John MacArthur's
One Nature Position

4) John MacArthur's Definitions of Terms


To really understand John MacArthur's position on the two natures of the believer it is important to understand the terms which he uses and what these terms mean. The following definitions are given by John MacArthur himself:

flesh: unredeemed humanity, unredeemed mortality, our humanness (Tape GC 45-53, Side 1). "Scripture uses the term FLESH in a morally evil sense to describe man's unredeemed humanness, i.e., that remnant of the old man which will remain with each believer until each receives his or her glorified body" [Bible Study Note under Romans 7:5]. "THE FLESH=Our unredeemed humanness—that complex of sinful passions that sin generates through its one remaining domain, our bodies" [Bible Study Note under Romans 8:12]."Flesh=the Christian's unredeemed humanness, his old humanness" (Romans 1-8, p. 387). "Flesh is used in a moral and ethical sense, but always with an evil connotation. Paul repeatedly uses it in that way in Romans 8, Galatians 5 and Ephesians 2, and in every instance it refers to man's unredeemed humanness" (Romans 1-8, p. 362). Illustration: MacArthur's paraphrase of Romans 7:18 is "I don't see any good thing in my unredeemed humanity" (Tape GC 45-53, Side 1). In another tape he defines flesh as "the body of this death, our members, this mortal body, simply a term for our humanness" (Tape GC 45-52, Side 2). MacArthur also says that the flesh is "that remnant of the old man that will remain with each believer until we receive our glorified bodies" (Romans 1-8, p. 390)  If the old man has been crucified and is dead and gone and if the old man has been put off as MacArthur teaches, then how can there be a "remnant of the old man"? If the old man has been crucified dead, then how can there by anything left of him?

fleshy: human, earthbound, physical (Tape GC 45-52, Side 2).

members (as in Rom.7:23): bodily parts, human factors, bodily factors, the flesh, humanness, unredeemed mortality, Paul's outer man (Tape GC 45-53, Side 2).

body: unredeemed mortality, members, flesh, mortal body, the old unredeemed humanness (Tape GC 45-53, Side 2; Romans 1-8, p. 391).

humanness: In one place MacArthur defines "humanness" as "the sin that's still within us" (Masterpiece, March/April 1990, p. 21). In another place he defines it as "that in a believer which is not renewed" (Tape GC 45-53, Side 1). Note: If there is a part of the believer which is not renewed, then how does MacArthur explain 2 Corinthians 5:17 where the Bible says "all things have become new"? MacArthur uses this verse frequently as proof that salvation is TRANSFORMATION, but here he is saying that there is part of us that has not been transformed, namely our humanness. This is a favorite expression of MacArthur's, though it is never found in the Bible. As seen in the definitions above, humanness is equivalent to the flesh, the members and the body ("the mortal body"--Romans 1-8, p. 391). And yet, as we have previously documented, MacArthur teaches that the believer's humanness also includes the mind, intellect, will, feelings and emotions!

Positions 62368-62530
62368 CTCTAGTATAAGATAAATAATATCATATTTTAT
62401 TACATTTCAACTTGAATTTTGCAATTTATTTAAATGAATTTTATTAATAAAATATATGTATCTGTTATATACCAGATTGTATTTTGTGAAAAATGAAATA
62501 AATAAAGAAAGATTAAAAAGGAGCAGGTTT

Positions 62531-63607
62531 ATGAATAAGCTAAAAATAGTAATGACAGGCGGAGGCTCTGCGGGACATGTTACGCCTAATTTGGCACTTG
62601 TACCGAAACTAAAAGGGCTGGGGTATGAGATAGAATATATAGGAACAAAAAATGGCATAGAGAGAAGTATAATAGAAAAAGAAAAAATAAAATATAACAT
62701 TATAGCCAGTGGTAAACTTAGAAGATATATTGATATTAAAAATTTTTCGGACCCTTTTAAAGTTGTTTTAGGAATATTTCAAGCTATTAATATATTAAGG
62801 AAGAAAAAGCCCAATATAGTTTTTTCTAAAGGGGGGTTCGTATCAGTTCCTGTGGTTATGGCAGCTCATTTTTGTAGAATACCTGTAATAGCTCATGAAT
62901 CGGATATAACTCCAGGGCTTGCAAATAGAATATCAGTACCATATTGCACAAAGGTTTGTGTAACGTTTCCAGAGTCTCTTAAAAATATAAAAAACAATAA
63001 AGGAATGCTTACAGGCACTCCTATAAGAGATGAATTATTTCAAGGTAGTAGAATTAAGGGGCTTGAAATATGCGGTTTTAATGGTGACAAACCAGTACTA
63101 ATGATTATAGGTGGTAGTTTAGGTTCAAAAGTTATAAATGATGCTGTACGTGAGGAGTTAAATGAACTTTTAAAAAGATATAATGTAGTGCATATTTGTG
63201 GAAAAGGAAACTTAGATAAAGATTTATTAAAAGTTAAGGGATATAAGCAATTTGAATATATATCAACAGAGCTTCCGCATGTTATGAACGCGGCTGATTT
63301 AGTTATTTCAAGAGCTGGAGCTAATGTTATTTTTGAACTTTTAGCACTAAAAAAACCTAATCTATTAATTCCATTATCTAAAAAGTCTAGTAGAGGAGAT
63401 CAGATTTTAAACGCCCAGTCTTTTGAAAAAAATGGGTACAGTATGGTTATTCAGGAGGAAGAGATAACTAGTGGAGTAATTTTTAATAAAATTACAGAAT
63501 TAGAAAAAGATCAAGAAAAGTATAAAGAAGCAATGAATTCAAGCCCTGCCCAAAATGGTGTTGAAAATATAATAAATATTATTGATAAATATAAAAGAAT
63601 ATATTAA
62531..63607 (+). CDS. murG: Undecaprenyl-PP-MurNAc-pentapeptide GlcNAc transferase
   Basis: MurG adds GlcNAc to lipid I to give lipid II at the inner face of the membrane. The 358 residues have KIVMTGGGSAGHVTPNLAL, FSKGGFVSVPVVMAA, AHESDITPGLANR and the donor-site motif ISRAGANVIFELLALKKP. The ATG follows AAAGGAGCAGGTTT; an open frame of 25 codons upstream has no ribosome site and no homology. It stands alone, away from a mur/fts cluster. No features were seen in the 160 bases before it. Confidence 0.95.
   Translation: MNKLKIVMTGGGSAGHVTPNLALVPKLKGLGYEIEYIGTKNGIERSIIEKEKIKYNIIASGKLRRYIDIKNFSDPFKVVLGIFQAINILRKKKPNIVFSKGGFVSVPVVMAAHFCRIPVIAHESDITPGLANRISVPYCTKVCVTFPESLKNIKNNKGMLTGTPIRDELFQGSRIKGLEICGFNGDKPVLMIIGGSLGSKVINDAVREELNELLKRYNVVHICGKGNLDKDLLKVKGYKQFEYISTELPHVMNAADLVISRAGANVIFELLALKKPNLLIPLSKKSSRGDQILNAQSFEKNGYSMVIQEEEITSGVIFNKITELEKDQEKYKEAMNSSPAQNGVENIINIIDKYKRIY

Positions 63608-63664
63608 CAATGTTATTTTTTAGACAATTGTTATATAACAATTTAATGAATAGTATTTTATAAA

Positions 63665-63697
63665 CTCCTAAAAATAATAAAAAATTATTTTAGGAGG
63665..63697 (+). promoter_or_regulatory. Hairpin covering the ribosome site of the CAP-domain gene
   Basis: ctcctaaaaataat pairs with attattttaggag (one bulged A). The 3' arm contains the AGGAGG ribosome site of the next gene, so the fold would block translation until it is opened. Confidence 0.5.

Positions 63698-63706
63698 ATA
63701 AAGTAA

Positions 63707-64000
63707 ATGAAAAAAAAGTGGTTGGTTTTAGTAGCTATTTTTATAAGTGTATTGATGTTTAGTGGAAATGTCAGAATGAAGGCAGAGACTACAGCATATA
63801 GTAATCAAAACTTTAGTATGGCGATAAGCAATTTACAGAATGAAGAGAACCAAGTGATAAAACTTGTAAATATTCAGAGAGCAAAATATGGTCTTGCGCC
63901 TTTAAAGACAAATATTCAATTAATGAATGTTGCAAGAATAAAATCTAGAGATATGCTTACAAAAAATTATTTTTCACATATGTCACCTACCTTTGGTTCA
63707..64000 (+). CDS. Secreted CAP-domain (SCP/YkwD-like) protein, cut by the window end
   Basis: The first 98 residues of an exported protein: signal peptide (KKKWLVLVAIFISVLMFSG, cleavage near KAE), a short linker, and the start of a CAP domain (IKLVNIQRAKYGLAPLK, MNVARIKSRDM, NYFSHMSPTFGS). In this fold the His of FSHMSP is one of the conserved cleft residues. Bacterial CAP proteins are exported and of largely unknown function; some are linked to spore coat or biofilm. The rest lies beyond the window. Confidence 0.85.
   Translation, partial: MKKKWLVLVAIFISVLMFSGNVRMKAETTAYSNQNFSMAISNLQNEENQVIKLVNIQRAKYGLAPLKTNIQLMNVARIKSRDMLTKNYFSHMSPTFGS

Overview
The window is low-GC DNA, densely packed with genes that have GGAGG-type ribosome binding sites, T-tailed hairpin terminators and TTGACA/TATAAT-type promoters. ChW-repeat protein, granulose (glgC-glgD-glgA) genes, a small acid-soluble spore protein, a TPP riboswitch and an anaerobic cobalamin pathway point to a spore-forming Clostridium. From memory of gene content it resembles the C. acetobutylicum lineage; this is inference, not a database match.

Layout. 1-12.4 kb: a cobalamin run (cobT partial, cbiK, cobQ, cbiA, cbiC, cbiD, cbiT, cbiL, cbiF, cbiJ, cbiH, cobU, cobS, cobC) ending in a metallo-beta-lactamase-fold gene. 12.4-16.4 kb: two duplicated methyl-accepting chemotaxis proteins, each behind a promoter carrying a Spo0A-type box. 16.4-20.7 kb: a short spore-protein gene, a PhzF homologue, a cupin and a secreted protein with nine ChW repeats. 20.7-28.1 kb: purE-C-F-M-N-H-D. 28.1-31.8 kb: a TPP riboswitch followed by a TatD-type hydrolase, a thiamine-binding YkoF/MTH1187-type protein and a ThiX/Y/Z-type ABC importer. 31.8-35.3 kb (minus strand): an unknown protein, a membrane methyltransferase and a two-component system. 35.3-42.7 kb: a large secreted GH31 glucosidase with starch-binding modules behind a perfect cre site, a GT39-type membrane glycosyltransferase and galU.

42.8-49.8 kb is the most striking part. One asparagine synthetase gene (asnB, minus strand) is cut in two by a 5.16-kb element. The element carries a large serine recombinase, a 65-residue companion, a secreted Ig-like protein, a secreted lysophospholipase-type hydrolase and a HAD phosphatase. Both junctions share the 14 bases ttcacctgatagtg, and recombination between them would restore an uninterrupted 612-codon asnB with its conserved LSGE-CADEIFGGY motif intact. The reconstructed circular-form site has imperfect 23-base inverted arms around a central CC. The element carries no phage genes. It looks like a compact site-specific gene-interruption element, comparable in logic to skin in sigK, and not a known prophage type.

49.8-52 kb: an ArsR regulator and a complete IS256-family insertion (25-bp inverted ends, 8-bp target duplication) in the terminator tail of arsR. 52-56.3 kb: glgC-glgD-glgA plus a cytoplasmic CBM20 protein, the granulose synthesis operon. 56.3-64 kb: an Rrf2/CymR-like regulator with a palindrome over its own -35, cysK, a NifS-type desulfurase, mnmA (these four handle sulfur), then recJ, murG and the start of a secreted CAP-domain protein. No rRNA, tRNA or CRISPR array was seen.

new creation: new nature, new essence, new self, new man (Tape GC 45-53, Side 1), divine nature, new nature, all that you are in Jesus Christ, that new part of me, that divine nature in me, that incorruptible, eternal seed in me (Tape GC 45-52, Side 2)

new nature: the new person in Christ, the new creation, the new identity, the redeemed "I", new essence, new man (Tape GC 45-52, Side 1).

inward man: inner man, that renewed, redeemed nature, the new creation, the real self, the center of redeemed personhood, the truest self, the redeemed creation (Tape GC 45-53, Side 2).

outer man: (bodily) members, humanness, the flesh, unredeemed mortality (Tape GC 45-53, Side 2).

old man: old self, unconverted nature, old nature, the unregenerate self (Ephesians, pp. 175-177).

new man: new self, new nature, the regenerate self, the new identity, the new creation (Ephesians, pp. 175-177; Tape GC 45-52, Side 2).


According to MacArthur's terminology, the new nature is equated with the new self, the redeemed person, the new creation, the redeemed "I", the new man, etc. The old nature is equated with the old, unregenerate self, the old man, and it was crucified with Christ (Rom. 6:6) and is gone (the believer does not possess an old nature because the believer is regenerate, not unregenerate). The reason a believer sins is not because of the old nature (the believer does not have an old nature). The reason a believer sins is because of the flesh, the body, the members, which according to MacArthur are all descriptions of our humanness (our unredeemed mortality, that in us which is not redeemed). Thus according to MacArthur's terminology, one must never equate the old nature with the flesh (when you are speaking of a believer). The old nature is dead and gone, but the flesh remains.

John MacArthur's One Nature Position - Index


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